|Publication number||US3677116 A|
|Publication date||Jul 18, 1972|
|Filing date||Aug 5, 1970|
|Priority date||Aug 5, 1970|
|Publication number||US 3677116 A, US 3677116A, US-A-3677116, US3677116 A, US3677116A|
|Inventors||Berg Quentin, Kendall Jerry A|
|Original Assignee||Berg Electronics Inc|
|Export Citation||BiBTeX, EndNote, RefMan|
|Patent Citations (4), Referenced by (5), Classifications (11)|
|External Links: USPTO, USPTO Assignment, Espacenet|
United States Patent Berg et al. [4 1 July 18, 1972 BLANKING DEVICE FOR RIBBON R f n Cit CABLE, UNITED STATES PATEN'I'S  Inventors: Quentin Berg, New Cumberland, Pa.; 2,521,688 9/1950 Cataldo et al... ..8l/9.5l X Jerry A. Kendall, Garland, Tex. 3,194,098 7/1965 Kimball et a]... ..83/278 X 2,872,979 2/1959 Schultz etal ..83/278 X [731 Asslgnw :"8 Elm Inc-1 New Cumberland 1,686,232 10/1928 Greenbaum etal ..83/278 x Primary Examiner-James M. Meister  Filed. Aug. 5, 1970 Attorney ,rhomas Hooker  Appl. No.2 61,330
[ ABSTRACT I  U.S.Cl. ..83/55,8l/9.5, 83/205, pp r n meth f r r m ving sp er material from 33 247 3 273 3 232 33 409 3 4 5 between conductors in a ribbon cable. The spacer material is [5 I 1 Int Cl. B26 1/44 removed without injuring the conductors despite a cumulative [58 1 Field of Search ..83/50, 55, 205, 247, 277, 278, spacing defame between The aPParms cessively feeds each conductor regardless of its position in the cable to a known location adjacent a punch and die so that the spacer material is removed without injuring the conductors.
23 Claim, 16 Drawing Figures PATENTED Jun 8 I972 derrq A. Ken Thomas Hooker,
SHEET 5 OF 5 Their Attorney BLANKING DEVICE FOR RIBBON CABLE A ribbon cable is a flexible flat strip made up of a number of spaced conductors which run the length of the cable. Frequently the spacing between conductors in the cable includes a large cumulative tolerance so that it is not possible to locate accurately a given conductor in the cable.
It is sometimes desirable to remove insulation material from between conductors in a ribbon cable as a preliminary step to securing terminals to the conductors. The insulation may be removed by a punch and die blanking operation. It is not possible to index the cable past the punch and die by increments equal to the nominal spacing between the conductors in the cable because of the large cumulative tolerance in the conductor spacing. If the cable were indexed in this way the tolerance between the conductors, which in some instances may be nearly 16 percent, would mean that the actual spacing between conductors in the cable would be so different from the nominal spacing that a conductor would invariably be positioned between the punch and die. Blanking would injure or sever the conductor. If a conductor were severed the entire ribbon cable would have to be discarded.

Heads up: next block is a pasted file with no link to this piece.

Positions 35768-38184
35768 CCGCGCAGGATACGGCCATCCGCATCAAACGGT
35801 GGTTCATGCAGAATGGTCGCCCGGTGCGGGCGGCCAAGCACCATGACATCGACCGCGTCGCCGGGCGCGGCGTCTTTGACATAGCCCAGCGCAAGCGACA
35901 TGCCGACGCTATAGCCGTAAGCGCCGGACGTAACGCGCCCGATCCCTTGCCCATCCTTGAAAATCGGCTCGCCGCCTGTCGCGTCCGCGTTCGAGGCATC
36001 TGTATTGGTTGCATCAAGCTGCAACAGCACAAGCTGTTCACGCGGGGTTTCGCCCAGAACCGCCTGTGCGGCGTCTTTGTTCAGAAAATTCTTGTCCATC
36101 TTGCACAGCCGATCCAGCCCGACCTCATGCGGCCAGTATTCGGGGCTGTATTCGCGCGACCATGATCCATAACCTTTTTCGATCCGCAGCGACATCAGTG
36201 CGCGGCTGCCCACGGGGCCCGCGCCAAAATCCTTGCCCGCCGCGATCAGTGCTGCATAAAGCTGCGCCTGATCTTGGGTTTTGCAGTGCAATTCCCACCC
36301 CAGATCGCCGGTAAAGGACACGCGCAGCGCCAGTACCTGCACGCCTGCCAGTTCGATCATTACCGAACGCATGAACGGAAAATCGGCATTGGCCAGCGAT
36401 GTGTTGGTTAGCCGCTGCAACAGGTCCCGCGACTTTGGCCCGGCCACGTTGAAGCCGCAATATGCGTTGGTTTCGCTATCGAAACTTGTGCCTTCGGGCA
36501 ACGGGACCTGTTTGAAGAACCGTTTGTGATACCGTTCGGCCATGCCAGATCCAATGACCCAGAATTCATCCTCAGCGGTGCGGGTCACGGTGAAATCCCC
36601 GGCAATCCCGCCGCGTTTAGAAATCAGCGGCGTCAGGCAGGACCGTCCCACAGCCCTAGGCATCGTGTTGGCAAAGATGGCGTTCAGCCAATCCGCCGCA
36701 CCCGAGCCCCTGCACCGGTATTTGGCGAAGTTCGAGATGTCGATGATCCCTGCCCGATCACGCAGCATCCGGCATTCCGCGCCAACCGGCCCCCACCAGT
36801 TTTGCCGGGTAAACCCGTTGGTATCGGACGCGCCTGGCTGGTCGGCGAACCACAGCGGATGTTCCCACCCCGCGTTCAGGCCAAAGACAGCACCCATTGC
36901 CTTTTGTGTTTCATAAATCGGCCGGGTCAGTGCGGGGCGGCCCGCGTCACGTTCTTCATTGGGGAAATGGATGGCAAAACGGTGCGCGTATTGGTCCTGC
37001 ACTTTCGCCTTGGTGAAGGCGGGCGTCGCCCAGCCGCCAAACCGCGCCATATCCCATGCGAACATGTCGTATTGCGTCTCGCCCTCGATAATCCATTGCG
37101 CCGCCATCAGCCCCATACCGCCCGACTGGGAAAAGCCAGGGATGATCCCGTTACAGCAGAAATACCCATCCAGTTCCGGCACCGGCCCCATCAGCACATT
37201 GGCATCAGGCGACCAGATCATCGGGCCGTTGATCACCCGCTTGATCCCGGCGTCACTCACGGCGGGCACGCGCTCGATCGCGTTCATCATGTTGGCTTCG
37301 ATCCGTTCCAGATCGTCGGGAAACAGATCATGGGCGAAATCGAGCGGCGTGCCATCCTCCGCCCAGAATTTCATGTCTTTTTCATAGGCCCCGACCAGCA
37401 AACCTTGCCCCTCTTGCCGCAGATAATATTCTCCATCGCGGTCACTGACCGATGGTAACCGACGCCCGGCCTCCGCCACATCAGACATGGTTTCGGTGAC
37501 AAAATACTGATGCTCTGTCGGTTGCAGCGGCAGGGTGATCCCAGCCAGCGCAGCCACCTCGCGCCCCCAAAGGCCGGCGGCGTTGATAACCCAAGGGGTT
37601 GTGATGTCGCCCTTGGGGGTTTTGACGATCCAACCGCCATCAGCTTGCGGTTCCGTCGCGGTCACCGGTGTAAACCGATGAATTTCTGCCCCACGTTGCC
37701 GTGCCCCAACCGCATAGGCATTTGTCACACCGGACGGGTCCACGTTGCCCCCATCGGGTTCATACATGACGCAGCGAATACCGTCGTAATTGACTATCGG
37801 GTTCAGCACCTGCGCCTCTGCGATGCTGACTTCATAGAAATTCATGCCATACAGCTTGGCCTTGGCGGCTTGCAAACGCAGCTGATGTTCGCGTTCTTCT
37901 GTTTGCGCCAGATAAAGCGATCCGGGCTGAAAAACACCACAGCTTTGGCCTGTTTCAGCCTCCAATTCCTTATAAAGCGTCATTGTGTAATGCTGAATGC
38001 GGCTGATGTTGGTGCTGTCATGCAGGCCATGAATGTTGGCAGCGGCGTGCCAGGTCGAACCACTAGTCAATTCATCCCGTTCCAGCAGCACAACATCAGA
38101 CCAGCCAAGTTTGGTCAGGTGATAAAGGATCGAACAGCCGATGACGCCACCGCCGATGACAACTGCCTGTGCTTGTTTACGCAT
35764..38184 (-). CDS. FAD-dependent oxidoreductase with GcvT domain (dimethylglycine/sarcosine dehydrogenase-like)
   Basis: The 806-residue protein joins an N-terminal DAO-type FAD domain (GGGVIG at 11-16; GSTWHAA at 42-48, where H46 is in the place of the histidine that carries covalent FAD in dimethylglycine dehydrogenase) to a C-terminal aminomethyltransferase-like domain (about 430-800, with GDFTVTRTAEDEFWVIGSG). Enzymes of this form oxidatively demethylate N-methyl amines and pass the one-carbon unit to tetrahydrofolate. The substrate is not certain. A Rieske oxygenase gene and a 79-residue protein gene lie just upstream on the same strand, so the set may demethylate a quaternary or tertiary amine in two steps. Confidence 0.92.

The invention relates to an improved blanking device for ribbon cable wherein the cable is incrementally fed toward the blanking tools so that with each feed the spacer material between two conductors is accurately located in the blanking zone. In this way the spacing material only is removed, despite large cumulative spacing tolerances between conductors in the cable. With the disclosed blanking device it is possible to blank insulating material from ribbon cables rapidly and accurately without injuring the conductors.
The indexing or feeding of the ribbon cable toward the punch and die is performed by a feed finger having a sharp cable-engaging edge. During the feed stroke the edge'engages a conductor in the cable and moves the conductor to a position immediately adjacent the punch and die. After the cable is fed the plate carries punch and die close to blank the spacing material from between the fed conductor and the next adjacent downstream conductor. Because the feed finger accurately positions the conductor relative to the punch and die, the spacing material is blanked or removed from the cable without injuring either of the adjacent conductors.
After blanking, the feed finger is retracted upstream without moving the cable so that the engaging edge of the finger is moved past the next adjacent upstream conductor a distance greater than the maximum spacing tolerance between conductors. After the finger is retracted, it is again extended toward the punch and die. As it is extended the conductor engaging edge first moves relative to the cable to engage the next upstream conductor and then, after engagement with the conductor, moves the conductor and the cable downstream to position the conductor accurately adjacent the punch and die. The spacing material between the next upstream conductor and the adjacent downstream conductor is then accurately located for removal from the cable without injury to the two adjacent conductors.
Other objects and features of the invention will become apparent as the description proceeds, especially when taken in conjunction with the accompanying drawings illustrating the invention, of which there are five sheets.
In the drawings:
FIG. 1 is a perspective view of a blanking device for ribbon cable;
FIGS. 2 and 3 are perspective views of an end of a ribbon cable before and after blanking operation;
FIG. 4 includes two transverse sections of ribbon cables illustrating the variation in spacing between conductors in the cables;
FIG. 5 is a front elevational view of the blanking device;
FIG. 6 is a top elevational view taken along line 6-6 of FIG. 5;
FIG. 7 is a sectional view taken along line 77 of FIG. 5;
FIGS. 8 through 14 are sectional views taken generally along line 88 of FIG. 6 and illustrating the cycle of operation of the blanking device;
FIG. 15 is a schematic drawing of the electrical circuitry of the blanking device; and